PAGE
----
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Dispelling vaccine myths as the flu threatens lives

Guest Commentary


It’s been a tough year for public health. The U.S. is currently facing a particularly harsh influenza season, but this virus represents only one problematic pathogen.

Another is the bacterium Bordetella pertussis, the causative agent of pertussis (whooping cough). In December, Vermont declared a pertussis epidemic. Last April, so did Washington state.

Both of these infectious diseases have vaccines that can help keep them in check. However, as I discuss in my new book, “Science Left Behind,” myths surrounding vaccines live on to this day – like zombies that just refuse to die – preventing otherwise responsible people from getting vaccinated.

The influenza vaccine is hounded by the myth that it will give people the flu. Just recently, this myth was repeated on the popular Seattle radio program The Ron & Don Show (the myth was stated by Ron and, thankfully, debunked by Don). With the injectable vaccine, this is biologically impossible because it uses dead viruses; with the nasal spray, mild symptoms may develop because it uses weakened (but live) viruses.

Yet, the myth persists, probably due to two major misunderstandings. First, the word “flu” is used colloquially to refer to anything from a bad cold to food poisoning (often called “stomach flu” or “24-hour flu”). But the influenza virus does not cause these maladies. Thus, it is possible to receive the influenza vaccine, yet still get stricken by any of several different microbes that cause the common cold or food poisoning.

Second, the influenza vaccine isn’t perfect. The CDC estimates this year’s concoction to be 62 percent effective. That is because multiple influenza strains circulate in the population, but the vaccine only covers three of them – picked in advance by epidemiologists who predict which strains will pose the biggest threat each season. Additionally, your body needs about two weeks to mount an immune response to the vaccine, meaning you are vulnerable to infection during that time period.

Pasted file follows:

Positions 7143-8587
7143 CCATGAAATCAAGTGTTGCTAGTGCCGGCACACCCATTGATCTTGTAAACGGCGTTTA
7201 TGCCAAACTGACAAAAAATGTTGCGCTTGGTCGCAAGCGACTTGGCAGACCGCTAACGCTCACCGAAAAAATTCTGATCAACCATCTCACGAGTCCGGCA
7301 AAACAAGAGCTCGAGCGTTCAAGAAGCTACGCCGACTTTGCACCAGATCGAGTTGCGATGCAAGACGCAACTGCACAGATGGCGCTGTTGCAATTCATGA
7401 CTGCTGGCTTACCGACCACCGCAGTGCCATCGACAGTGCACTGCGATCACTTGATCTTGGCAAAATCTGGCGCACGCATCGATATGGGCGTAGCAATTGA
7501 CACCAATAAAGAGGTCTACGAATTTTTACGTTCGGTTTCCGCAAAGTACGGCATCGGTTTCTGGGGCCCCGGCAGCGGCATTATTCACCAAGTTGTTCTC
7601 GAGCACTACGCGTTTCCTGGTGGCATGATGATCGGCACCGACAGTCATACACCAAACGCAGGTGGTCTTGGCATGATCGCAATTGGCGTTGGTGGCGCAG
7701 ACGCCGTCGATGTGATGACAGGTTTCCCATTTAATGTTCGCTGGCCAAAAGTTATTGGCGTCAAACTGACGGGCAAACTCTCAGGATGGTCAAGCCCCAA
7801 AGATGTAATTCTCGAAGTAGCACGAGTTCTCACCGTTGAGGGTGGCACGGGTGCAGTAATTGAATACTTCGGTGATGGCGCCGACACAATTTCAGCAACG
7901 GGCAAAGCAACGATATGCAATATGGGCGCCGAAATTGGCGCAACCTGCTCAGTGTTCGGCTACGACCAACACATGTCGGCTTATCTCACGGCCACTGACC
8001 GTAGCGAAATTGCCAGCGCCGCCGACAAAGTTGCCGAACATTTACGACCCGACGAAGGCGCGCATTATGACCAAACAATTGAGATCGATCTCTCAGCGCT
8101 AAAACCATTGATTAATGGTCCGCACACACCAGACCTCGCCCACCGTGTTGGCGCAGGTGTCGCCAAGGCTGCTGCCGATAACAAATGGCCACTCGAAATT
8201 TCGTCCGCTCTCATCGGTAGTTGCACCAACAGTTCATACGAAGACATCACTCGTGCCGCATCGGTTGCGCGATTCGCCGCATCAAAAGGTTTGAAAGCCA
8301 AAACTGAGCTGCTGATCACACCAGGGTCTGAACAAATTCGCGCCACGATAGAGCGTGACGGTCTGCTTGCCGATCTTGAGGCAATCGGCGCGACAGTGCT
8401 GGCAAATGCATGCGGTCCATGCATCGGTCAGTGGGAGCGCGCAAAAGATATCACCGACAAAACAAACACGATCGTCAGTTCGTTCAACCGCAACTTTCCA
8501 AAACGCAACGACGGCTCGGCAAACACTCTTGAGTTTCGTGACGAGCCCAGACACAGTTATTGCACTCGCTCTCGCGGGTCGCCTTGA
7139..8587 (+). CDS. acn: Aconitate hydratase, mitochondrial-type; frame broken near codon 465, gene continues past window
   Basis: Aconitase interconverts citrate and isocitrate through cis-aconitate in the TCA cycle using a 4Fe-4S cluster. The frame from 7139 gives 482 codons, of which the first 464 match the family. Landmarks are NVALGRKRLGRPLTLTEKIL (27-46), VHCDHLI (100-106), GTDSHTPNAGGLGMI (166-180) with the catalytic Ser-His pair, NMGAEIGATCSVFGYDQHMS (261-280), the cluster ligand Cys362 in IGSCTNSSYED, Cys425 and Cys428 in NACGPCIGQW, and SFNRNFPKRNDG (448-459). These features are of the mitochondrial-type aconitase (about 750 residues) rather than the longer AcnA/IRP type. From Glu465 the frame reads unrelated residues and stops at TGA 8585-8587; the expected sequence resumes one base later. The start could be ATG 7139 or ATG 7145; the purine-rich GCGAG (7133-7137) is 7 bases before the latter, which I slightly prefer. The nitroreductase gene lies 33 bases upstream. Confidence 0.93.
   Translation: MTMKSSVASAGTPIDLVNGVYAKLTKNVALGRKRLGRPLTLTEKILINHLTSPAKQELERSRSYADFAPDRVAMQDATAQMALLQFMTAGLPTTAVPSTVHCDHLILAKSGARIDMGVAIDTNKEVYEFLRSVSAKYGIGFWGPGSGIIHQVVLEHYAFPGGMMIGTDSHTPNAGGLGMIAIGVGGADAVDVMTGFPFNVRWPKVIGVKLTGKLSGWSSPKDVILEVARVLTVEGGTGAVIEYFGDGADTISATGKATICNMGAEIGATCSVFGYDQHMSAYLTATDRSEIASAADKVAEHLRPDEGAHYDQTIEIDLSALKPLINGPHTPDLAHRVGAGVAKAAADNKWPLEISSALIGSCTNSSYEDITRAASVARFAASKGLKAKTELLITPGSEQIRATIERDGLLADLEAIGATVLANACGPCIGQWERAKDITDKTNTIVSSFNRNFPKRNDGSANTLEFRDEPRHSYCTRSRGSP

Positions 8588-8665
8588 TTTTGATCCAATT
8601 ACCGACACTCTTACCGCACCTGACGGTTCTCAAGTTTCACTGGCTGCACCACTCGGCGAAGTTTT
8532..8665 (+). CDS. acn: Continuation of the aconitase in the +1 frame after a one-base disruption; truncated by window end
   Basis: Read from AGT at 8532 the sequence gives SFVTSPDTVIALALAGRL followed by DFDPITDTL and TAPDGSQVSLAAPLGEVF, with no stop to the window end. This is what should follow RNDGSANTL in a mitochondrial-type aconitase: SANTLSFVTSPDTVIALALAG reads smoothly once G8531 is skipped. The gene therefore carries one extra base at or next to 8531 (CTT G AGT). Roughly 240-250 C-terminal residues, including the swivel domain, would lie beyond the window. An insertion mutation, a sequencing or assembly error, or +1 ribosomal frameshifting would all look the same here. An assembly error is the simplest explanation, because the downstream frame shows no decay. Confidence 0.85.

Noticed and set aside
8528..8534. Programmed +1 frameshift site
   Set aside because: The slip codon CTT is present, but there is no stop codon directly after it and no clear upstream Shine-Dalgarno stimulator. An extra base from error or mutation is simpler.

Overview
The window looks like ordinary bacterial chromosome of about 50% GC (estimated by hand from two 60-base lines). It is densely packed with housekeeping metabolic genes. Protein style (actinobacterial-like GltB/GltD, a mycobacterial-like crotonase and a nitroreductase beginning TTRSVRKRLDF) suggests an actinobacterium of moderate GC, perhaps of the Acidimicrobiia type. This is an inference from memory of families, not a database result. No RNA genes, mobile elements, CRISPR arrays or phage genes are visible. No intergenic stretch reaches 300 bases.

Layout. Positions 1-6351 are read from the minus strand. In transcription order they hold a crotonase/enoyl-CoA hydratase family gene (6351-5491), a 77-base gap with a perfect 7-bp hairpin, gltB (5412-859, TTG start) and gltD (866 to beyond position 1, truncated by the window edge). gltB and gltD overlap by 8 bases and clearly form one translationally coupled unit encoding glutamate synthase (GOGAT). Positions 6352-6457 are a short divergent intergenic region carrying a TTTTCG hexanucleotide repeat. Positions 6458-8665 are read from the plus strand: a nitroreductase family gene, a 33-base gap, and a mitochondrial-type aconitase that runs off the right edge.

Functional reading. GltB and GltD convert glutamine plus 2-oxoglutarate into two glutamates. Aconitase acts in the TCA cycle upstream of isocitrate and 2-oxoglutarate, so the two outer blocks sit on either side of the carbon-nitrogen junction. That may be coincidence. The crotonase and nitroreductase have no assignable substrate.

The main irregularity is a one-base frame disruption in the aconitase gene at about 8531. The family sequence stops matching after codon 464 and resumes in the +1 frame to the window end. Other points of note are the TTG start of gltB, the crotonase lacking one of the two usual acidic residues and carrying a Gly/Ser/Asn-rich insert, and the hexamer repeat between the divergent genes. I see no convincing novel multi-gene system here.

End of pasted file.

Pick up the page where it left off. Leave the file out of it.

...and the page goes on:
The pertussis vaccine is hobbled by what, in retrospect, may have been a poor decision about 20 years ago. The old vaccine (DTwP) used whole-cell pertussis. It could certainly cause a fever, but there were also unsubstantiated claims that it caused neurological damage. Because of that, a new acellular pertussis (DTaP) vaccine was created.

The problem, though, is that current evidence strongly indicates that the new pertussis vaccine does not work as well as the old vaccine. Specifically, the new vaccine does not provide as long lasting immunity. Therefore, the combination of children who receive a less effective vaccine and an adult population who often neglects to get their pertussis booster shot (Tdap) is probably driving the uptick in pertussis cases.

Is there any chance that public health officials will switch back to the old vaccine? Probably not. In an e-mail, University of Washington epidemiologist Jeff Duchin wrote, “Returning to the [DTwP] vaccine that causes more side effects would not be successful if it were not acceptable to the public.”

Considering that a substantial number of people still believe vaccines cause autism, it is difficult to imagine ever switching back.

But, a thoughtful, scientifically minded public should ponder that possibility. It may very well be that the risk of using the new, less effective vaccine outweighs the risk of side effects from the old, more effective vaccine. In other words, we must decide if we want more fevers or more cases of pertussis.

In the meantime, please do your civic duty and go get your flu shot.

Dr. Alex B. Berezow is the editor of RealClearScience and co-author of Science Left Behind. Berezow holds a Ph.D. in microbiology and lives in the Seattle area.


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